Cairo is also not the only metropolis to pave cemeteries for public infrastructure, as New York did to create some of its best-known parks. But, conservationists say, Cairo’s City of the Dead is different: What will disappear is not just a historic landmark where Egyptians still visit their ancestors and bury the recently deceased, but also a lively neighborhood.
Parts of the cemetery have been razed to the ground in the past two years, and some mausoleums are already little more than rubble, their carved antique wooden doors have been driven away and their marble is gone.
“It is against religion to remove the bones of dead people,” said Nabuweya, 50, a grave resident who asked not to publish her last name for fear of government reprisals. “You’re not comfortable when you’re alive. Even when you’re dead, you don’t feel comfortable.”
The cemetery is different from a typical western one. Each family has a walled plot, in which a garden of palms and fruit trees surrounds an airy mausoleum. Marble tombs are carved with gilded Arabic calligraphy. In the larger lots, outbuildings were once home to living relatives who came to spend the night on death anniversary and important holidays, honoring the dead with feasts and charitable alms.
The rest of the year, resident caretakers maintain the mausoleums. For example, Fathy, 67, who also did not want his last name used, his wife, Mona, 56, and their three children settled next to the grave of Neshedil Qadin, a consort of 19th-century ruler Khedive Ismail. considered the founder of modern Egypt. Fathy’s father and grandfather looked after the royal mausoleum and raised their children there before passing on their jobs and homes.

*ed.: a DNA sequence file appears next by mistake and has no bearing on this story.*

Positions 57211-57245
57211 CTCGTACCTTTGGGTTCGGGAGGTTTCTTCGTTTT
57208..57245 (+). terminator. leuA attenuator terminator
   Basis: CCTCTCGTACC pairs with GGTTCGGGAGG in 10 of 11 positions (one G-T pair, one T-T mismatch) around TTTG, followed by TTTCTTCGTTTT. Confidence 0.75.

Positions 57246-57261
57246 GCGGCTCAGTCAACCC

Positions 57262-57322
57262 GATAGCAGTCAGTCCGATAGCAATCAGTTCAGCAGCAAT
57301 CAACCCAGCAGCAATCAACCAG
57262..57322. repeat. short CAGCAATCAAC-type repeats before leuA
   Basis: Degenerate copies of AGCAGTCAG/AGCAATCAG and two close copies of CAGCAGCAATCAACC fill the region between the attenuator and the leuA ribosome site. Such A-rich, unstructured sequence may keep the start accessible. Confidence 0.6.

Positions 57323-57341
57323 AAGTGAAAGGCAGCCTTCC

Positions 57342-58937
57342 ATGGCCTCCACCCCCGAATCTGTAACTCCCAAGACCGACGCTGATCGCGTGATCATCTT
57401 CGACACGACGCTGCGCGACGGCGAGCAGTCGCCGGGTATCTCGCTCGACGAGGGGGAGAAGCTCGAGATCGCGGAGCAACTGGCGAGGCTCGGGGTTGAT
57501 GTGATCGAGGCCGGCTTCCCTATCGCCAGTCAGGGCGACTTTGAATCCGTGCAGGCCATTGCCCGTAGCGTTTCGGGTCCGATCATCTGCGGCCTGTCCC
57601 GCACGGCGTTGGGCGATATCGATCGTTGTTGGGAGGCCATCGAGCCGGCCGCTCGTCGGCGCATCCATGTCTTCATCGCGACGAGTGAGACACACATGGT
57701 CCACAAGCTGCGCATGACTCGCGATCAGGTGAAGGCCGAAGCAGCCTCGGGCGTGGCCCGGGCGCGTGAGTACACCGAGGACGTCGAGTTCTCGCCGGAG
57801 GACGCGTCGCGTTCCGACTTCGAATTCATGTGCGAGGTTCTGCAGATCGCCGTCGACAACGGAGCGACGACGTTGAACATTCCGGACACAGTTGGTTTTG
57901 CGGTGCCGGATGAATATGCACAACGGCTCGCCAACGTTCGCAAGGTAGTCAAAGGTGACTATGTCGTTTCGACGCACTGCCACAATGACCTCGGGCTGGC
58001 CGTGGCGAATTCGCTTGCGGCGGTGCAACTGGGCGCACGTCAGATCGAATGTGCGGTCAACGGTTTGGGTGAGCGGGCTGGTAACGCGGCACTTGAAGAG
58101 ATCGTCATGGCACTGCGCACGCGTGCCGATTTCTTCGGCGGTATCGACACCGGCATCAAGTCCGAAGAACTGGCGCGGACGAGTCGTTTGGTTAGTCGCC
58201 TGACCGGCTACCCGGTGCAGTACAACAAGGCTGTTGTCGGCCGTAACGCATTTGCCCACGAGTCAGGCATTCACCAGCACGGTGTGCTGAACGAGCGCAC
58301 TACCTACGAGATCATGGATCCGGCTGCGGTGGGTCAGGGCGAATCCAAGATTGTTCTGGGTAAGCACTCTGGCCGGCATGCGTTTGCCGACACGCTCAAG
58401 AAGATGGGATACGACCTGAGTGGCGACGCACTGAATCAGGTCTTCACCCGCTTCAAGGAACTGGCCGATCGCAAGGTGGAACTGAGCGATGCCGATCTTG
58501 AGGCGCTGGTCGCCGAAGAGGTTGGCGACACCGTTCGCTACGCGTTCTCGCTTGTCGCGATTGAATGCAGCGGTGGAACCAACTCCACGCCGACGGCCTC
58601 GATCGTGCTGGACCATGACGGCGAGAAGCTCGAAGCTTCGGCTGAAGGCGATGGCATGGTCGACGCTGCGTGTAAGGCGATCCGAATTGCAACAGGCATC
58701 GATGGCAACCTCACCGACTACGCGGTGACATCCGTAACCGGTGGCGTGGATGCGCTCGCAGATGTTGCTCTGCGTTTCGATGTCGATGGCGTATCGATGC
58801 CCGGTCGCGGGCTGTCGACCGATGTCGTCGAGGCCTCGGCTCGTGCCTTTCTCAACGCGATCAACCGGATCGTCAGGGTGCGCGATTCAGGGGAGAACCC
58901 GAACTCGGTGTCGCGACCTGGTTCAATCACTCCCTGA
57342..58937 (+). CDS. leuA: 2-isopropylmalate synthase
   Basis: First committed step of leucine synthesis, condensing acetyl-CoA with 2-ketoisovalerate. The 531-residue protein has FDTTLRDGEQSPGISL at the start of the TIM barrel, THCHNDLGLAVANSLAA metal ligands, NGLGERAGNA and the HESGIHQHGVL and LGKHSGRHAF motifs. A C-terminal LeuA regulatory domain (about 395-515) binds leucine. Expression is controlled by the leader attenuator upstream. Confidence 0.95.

After the Egyptian Revolution of 1952 deposed the king and displaced most of the Egyptian aristocracy, the government allowed commoners to buy cemeteries in the family’s old mausoleums and stopped paying to keep the graves. to maintain. The custom of letting relatives stay overnight faded.
Fathy received his last government salary in 2013. But he had made a decent living: saving, the family renovated their rooms, installed electricity and running water. They enjoyed what amounted to a private garden, drying their laundry on lines that ran over half a dozen graves.
The government plans to relocate residents to furnished social housing in the desert. But, critics say, few will have the wherewithal to cover the roughly $3,800 down payment or the $22 monthly rent, especially after their livelihoods — cemetery jobs or nearby commercial districts — disappear along with the graves.
Even the dead will go to the desert. The government has offered new burial plots to families south of Cairo, uniform brick mausoleums much smaller than the originals. They are free, although families must pay for the transfer.